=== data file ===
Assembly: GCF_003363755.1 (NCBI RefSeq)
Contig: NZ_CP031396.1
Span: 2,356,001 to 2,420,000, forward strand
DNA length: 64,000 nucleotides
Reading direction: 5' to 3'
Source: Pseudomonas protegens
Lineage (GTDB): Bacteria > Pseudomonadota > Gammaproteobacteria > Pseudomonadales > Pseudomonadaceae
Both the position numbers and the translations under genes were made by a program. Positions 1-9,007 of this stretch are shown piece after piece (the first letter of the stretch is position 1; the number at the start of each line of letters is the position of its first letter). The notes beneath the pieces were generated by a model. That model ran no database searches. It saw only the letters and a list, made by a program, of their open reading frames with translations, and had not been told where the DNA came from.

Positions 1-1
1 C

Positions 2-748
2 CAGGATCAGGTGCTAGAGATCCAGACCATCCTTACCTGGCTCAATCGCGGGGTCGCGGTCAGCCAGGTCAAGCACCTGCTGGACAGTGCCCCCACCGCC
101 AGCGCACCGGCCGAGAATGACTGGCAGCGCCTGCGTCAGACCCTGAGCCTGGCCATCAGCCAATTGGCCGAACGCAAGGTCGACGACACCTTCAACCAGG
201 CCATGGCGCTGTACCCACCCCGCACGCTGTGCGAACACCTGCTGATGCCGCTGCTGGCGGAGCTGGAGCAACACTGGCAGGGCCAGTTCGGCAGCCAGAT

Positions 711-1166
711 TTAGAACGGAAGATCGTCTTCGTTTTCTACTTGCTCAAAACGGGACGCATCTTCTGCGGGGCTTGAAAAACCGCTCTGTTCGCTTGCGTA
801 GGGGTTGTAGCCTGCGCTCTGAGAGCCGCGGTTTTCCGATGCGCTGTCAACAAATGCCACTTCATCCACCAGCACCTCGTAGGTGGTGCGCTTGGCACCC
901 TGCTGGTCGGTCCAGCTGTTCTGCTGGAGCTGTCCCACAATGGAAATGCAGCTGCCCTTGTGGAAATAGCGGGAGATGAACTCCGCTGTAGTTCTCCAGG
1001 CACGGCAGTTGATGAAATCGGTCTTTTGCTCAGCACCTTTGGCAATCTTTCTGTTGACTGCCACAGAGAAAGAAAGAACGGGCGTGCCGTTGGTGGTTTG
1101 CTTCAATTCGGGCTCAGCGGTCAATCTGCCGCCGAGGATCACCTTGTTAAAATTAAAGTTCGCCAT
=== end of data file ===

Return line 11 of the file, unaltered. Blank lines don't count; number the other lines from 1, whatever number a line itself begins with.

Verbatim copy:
Positions 2-748